In our last blog, we mentioned the enactment of the latest AML legislation in Ireland which is the ‘Criminal Justice (Money Laundering and Terrorist Financing) (Amendment) Act, 2021’. In the coming weeks we are going to take a look at the various provisions of the new legislation.

Among the provisions of the new Act is one that amends Schedule 4 of the Act of 2010 to specify further red flags, for transactions that could pose a higher risk of money laundering and/or terrorist financing. The 2021 law is yet to be commenced by statutory instrument.

A higher risk is posed where:

  • a customer is a third-country national who applies for residence rights or citizenship in the State in exchange for capital transfers, purchase of property or government bonds, or investment in corporate entities in the State;
  • a product, service, transaction or delivery channel involves the use of non-face-to-face business relationships without the use of certain safeguards such as electronic identification means, relevant trust services or other secure, remote or electronic, identification processes that are officially regulated, recognised, approved or accepted;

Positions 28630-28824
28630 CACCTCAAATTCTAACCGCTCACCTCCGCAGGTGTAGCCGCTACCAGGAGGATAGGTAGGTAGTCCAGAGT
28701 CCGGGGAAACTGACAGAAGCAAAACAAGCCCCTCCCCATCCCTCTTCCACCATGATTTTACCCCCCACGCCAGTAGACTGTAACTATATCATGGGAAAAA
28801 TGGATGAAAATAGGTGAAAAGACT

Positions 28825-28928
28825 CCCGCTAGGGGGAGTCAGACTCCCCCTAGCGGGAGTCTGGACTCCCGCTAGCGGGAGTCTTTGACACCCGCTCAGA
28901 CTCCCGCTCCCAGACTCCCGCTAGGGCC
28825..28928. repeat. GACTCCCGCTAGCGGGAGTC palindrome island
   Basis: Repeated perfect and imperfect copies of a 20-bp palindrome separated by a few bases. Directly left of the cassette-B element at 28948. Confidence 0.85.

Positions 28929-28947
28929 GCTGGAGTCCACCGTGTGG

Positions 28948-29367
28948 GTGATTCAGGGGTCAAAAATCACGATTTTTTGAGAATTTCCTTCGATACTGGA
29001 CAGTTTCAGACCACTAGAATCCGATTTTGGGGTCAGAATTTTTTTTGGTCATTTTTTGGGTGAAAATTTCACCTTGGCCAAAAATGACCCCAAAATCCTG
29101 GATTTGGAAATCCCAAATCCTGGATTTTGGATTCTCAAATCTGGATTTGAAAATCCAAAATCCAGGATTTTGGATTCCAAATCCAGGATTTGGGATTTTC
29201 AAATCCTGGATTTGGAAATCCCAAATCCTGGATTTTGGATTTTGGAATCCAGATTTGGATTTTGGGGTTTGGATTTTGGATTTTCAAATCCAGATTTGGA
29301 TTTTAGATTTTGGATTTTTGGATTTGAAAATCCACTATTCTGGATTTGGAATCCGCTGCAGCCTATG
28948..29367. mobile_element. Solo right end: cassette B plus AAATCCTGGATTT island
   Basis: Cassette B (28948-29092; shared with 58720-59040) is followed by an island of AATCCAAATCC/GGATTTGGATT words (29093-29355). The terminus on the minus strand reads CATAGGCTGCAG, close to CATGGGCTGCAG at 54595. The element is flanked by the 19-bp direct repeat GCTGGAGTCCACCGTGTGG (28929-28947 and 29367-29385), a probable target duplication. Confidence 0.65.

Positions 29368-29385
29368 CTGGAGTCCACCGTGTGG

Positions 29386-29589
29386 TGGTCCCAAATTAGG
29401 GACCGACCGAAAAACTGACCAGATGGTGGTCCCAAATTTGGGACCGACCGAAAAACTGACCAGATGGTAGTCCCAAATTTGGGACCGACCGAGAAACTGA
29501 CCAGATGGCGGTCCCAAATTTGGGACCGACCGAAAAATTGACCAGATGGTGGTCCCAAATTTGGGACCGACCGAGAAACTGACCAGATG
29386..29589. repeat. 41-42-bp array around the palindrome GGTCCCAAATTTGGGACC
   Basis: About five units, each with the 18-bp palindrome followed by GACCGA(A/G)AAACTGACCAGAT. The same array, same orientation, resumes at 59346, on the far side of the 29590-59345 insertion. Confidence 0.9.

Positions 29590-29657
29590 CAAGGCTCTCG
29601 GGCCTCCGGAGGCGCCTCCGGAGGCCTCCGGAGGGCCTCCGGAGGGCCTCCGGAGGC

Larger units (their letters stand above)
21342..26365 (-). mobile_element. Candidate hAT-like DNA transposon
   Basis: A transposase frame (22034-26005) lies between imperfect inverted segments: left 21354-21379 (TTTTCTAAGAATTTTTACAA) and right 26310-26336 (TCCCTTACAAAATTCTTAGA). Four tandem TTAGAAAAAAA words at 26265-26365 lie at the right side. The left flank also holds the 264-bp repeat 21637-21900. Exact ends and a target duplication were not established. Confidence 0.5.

• a transaction relates to oil, arms, precious metals, tobacco products, cultural artefacts and items of archaeological, historical, cultural and religious importance, or of rare or scientific value, including ivory and protected species.

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